At a roundtable discussion this weekend in Katy, Tx, we were challenged to consider how the church can better support the nuclear family in dealing with the dysfunction that every one of us has hidden behind our white pickett fences, manicured lawns, and pristine porticos. For me, there are several solutions, all of which were reinforced to me in a message given at our church this Sunday. The passage was Hebrews 13:1-6. Here were the summary points I developed from what I heard:
1. Host intentionally (vs 1-2) – We have become so program-oriented in our culture that we delegate the responsibility of fostering community to an organization, namely the church. I have said this often, but churches are not to be the locus of community. The home should!! Churches need to teach their members what it means to be hospitable. Some of the most authentic people I have known are those who open their homes to strangers. This may feel awkward at first, even terrifying, but the rewards are so worth it. If you want to open up to others and them to do the same, then open your home. Be intentional about the informal moments of life. You just might entertain (and be entertained by) angels.
2. Heal wholly (vs 3) – When working with those struggling with depression, I often find myself saying, “Look beyond your own pain.” Not only is this good for distraction, but it increases a sense of purpose that many depressed individuals lack. When one part of the body hurts, the whole body hurts. Therefore, to heal ourselves, we must heal others as well. Hebrews tells us to visit those who are in prison. What prisons do we find ourselves in? The prisons of addiction, loneliness, bitterness, pride, doubt, guilt, painful memories. Who is your family helping to heal? What ministries does your church have to the poor, the widows, and the fatherless. This is pure and undefiled religion! It’s time to stop consuming as families and start serving as families.
3. Honor Absolutely (vs. 4) – In this life, there are absolutes. Marriage is one of them. If you want to honor the family (see it remain strong and healthy), then honor marriage. Marriage is the foundation of the family and the family is the foundation of the rest of society. Churches are responsible for encouraging fathers to be the spiritual leaders in their home, mothers to nuture and support, and children to honor their parents. But what other absolutes do you stand for? Does your family share any convictions? Our postmodern world is always questioning and never answering. Some people may resent you for your convictions but stand by them. In doing so, you will help to establish a community with clear boundaries, one that will give a true sense of belonging to those who choose to join.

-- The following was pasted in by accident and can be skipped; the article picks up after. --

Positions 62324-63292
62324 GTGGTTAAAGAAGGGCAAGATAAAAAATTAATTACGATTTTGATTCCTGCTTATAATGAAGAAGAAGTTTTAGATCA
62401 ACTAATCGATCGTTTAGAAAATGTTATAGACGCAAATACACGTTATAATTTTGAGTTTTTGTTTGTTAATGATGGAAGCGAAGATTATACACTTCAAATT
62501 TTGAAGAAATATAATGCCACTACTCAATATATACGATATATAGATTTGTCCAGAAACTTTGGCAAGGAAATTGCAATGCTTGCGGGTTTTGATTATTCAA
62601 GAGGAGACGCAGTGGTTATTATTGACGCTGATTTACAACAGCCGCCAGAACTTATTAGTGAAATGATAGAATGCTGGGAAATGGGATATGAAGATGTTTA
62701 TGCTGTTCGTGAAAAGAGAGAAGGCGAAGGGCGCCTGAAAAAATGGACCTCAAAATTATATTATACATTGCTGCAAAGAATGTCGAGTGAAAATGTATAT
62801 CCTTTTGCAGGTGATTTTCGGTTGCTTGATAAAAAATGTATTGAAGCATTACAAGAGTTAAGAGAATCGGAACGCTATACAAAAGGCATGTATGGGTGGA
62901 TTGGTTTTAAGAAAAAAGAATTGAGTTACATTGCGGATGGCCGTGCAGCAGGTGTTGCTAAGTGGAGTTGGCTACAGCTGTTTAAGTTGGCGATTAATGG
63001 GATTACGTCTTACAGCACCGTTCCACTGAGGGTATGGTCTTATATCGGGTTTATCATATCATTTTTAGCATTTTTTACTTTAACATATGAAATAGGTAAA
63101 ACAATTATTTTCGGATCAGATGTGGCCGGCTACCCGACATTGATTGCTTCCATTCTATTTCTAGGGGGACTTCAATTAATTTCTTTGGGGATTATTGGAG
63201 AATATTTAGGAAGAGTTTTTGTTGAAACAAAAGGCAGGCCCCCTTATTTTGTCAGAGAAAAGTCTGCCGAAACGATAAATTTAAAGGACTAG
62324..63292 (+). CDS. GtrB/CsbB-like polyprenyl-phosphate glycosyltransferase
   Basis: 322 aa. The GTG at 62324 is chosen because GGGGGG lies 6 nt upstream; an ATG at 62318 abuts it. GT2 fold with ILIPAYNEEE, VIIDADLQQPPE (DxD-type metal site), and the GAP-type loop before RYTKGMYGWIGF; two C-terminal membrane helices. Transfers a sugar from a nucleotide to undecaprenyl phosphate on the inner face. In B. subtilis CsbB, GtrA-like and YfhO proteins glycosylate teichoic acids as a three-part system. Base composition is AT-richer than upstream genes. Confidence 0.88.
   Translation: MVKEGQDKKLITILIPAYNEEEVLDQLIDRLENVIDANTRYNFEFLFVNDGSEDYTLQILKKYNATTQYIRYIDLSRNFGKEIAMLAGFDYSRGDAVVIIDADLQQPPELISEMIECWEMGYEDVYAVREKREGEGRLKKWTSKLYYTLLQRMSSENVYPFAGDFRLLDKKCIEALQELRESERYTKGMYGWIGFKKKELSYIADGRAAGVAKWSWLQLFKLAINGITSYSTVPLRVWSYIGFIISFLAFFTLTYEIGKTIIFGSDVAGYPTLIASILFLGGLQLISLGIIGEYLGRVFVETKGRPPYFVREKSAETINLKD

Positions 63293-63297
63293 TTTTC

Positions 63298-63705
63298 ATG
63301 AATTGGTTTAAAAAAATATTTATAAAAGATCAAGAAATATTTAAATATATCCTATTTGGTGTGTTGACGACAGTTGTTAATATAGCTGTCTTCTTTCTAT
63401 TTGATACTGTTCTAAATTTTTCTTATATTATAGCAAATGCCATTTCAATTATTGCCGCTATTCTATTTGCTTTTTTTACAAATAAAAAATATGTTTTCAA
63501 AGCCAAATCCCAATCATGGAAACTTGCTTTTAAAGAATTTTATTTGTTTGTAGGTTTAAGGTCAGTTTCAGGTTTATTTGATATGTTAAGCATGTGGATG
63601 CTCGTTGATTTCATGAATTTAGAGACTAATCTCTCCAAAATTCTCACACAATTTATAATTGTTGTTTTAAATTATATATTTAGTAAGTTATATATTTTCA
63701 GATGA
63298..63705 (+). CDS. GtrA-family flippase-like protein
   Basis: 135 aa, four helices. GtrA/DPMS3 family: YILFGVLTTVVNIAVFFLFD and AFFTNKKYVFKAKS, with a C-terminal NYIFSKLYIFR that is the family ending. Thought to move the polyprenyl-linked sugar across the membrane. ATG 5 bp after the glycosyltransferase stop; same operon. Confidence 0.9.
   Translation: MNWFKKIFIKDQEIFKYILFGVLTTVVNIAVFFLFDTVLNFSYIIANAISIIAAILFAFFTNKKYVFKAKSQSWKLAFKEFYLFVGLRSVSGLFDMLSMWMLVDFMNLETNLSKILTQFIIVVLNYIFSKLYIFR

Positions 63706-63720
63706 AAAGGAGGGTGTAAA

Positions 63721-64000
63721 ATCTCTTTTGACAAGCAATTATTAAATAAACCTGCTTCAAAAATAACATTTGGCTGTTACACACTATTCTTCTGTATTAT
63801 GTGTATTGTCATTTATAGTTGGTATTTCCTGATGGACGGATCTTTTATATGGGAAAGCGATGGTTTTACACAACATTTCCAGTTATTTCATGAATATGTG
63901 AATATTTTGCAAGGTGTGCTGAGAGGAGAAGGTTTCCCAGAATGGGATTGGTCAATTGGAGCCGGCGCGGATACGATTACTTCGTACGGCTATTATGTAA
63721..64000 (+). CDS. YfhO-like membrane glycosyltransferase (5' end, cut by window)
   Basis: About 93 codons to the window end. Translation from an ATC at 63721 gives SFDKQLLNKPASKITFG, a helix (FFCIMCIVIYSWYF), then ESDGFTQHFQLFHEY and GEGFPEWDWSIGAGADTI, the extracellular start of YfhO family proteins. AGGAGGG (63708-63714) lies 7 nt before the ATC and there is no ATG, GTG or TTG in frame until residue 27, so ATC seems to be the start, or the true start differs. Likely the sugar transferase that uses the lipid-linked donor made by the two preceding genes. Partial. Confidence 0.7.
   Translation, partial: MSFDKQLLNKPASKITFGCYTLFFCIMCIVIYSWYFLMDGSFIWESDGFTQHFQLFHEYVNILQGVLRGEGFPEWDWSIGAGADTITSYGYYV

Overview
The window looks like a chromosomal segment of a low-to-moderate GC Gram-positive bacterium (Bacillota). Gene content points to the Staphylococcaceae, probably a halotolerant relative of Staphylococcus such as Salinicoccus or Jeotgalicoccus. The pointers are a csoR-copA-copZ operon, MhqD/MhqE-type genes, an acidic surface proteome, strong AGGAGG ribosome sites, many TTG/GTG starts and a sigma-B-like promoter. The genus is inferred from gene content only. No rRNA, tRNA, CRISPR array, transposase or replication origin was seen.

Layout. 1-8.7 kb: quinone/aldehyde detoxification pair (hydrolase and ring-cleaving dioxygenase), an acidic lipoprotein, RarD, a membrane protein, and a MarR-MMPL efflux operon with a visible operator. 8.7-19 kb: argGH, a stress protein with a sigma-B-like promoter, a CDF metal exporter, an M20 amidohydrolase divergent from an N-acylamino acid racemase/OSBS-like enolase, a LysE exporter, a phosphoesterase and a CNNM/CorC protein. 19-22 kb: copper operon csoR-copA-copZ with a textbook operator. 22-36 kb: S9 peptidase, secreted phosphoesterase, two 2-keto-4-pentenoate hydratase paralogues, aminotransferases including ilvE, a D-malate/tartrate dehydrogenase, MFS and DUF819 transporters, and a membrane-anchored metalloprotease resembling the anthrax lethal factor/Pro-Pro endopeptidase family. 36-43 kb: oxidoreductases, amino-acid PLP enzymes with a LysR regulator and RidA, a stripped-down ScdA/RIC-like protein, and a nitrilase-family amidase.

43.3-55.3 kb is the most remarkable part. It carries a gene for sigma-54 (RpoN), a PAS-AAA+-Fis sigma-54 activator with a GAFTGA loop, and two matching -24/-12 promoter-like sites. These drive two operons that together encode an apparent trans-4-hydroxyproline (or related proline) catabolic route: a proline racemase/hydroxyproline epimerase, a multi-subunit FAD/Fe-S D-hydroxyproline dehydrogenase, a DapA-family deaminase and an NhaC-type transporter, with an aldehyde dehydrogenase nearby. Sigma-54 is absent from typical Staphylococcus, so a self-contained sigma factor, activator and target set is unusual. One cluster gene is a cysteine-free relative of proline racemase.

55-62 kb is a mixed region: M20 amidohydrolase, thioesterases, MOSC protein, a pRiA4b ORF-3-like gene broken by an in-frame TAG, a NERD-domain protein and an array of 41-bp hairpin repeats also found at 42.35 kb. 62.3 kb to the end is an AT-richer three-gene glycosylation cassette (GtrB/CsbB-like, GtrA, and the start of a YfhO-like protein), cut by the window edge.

4. Hold loosely (vs. 5) – Dallas is the city of the Jones’s…and everyone is trying to keep up with them. Why are we surprised, then, when our churches do the same thing? We look at the membership rolls, the size of the auditorium, the media equipment, the revenue, the clout of our members, the entertainment for our children and we call that success. If this is the case, then what is the church teaching the family? Listen: coming to church in jeans and t-shirts is not a measure of how accepting a church is. If we want families to learn contentment, then we better start showing it in our church! If someone has a song to sing to the Lord and they don’t hit all the right notes, is that a crime? If a man has been spoken to by God this past week, do we silence him because he does not have a seminary degree? Is it right to hire outside consultants to teach us how to use psychology to manipulate the minds and emotions of our congregations to give more money to the mega-building fund? Perhaps if we stopped flaunting and fleeing consumerism in our churches, we might see our families follow suit.